Our destination turned out to be a sad old building on a hillside. The words Hôtel et Pension Beau-Séjour were peeling off the timberwork. It was more than neglected; it felt shunned.

Fräulein Desmannli strode forwards with the key and we traipsed into the building behind her. The ceilings dripped with loose lath and plaster. Floorboards creaked, cracked and disintegrated as we walked along them. It had a been a long time since anyone had spent a pleasant sojourn here. But Fräulein Desmannli knew her way and led us through to a maze of passages. Hours later, it seemed, we reached a pair of doors. She wrenched them open with gusto and there it was: a monstrous Kachelofen that dominated a third of the room and appeared to extend into the adjoining ones, too.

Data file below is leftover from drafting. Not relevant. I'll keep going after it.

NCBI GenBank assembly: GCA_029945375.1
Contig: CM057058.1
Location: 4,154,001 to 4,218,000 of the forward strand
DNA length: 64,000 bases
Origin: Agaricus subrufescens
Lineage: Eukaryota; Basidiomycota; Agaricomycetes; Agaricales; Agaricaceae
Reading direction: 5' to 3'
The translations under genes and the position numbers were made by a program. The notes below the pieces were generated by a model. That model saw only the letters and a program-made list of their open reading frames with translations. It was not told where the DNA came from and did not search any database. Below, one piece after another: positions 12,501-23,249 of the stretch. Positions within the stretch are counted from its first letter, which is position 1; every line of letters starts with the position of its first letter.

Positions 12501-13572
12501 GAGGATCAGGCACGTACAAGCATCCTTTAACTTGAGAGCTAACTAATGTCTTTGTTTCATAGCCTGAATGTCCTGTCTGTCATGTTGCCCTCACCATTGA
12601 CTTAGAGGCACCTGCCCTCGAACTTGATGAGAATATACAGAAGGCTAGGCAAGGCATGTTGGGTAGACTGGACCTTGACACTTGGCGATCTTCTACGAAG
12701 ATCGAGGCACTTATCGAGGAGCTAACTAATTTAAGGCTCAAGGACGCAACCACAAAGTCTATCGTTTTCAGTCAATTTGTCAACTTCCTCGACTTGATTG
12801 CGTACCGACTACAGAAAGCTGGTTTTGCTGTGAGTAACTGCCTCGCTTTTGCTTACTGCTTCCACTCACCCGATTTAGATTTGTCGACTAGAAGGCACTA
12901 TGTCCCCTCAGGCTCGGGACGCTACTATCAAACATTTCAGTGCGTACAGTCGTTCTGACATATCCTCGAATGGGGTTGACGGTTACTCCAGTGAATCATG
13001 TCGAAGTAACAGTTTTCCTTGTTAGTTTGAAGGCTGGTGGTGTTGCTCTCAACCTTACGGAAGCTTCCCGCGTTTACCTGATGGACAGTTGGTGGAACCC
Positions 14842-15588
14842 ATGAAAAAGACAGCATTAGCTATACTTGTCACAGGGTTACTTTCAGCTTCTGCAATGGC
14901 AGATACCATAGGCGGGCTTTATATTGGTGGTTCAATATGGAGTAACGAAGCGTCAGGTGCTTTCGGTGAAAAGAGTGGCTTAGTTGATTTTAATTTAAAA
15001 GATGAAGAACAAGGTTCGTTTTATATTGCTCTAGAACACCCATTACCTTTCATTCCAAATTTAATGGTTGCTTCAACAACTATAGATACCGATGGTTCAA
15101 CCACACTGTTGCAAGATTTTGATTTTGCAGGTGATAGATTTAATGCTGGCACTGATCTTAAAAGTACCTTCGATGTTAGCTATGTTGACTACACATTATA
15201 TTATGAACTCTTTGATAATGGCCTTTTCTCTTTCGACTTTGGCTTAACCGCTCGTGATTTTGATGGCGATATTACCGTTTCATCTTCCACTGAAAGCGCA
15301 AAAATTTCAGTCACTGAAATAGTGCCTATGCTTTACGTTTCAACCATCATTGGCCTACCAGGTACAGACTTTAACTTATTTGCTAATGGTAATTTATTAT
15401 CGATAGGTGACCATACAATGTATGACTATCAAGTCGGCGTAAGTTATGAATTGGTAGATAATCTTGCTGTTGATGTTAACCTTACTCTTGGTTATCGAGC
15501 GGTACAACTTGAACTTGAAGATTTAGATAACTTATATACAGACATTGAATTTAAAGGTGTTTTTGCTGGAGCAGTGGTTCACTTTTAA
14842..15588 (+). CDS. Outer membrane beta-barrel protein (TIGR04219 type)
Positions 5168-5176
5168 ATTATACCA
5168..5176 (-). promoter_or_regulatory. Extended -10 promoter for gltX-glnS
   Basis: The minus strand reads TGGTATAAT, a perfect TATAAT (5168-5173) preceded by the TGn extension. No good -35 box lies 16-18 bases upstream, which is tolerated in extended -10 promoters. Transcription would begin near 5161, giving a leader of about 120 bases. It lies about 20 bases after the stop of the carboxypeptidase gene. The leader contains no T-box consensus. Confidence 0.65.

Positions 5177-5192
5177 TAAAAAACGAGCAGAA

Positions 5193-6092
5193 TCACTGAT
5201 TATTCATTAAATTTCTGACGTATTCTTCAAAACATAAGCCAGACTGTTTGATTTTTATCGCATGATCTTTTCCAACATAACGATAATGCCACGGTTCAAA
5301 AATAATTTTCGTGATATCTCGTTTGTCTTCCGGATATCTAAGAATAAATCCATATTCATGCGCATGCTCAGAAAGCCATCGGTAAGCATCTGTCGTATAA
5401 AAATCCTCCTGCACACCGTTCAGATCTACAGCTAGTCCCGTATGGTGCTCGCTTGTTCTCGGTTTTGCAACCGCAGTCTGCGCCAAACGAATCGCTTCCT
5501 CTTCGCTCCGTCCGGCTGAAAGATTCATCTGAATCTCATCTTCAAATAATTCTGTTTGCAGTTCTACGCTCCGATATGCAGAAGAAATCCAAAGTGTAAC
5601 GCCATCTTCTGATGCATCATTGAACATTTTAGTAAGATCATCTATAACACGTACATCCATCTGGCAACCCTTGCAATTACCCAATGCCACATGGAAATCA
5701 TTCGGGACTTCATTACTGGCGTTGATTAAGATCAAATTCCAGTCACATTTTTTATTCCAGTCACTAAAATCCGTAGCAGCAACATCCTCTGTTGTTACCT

‘Aaah’, sighed Great Uncle Mole. He and Herr Desmannli disappeared into the next room to find the heart of the beast. Fräulein Desmannli was holding a clipboard and pencil in a purposeful way. A camera was slung over her shoulder. She was already examining the tilework.

‘They were going to smash this up’, she said. ‘Wanted to eradicate all trace of it. As if you could pretend it hadn’t happened.’ She beckoned me over to look at the tiles more closely. ‘The whole story’s here. The mole who painted it is still alive, just. I saw her a week or two ago. She was here, witnessed it all, and then spent fifteen years making the tiles.’

Every tile in the central section was painted with a scene. What do I remember now? Stylised maps, trains converging in Berne, crowds with banners entering a city building, four charabancs driving up a hill. They framed six tiles that held the words Zimmerwald Conference 1915. Below was a band of flags and, at the foot of the stove, scenes of devastation. The top was a mass of portraits, fifty perhaps. She pointed some out to me: Lenin, Trotsky, Alexandra Kollantai.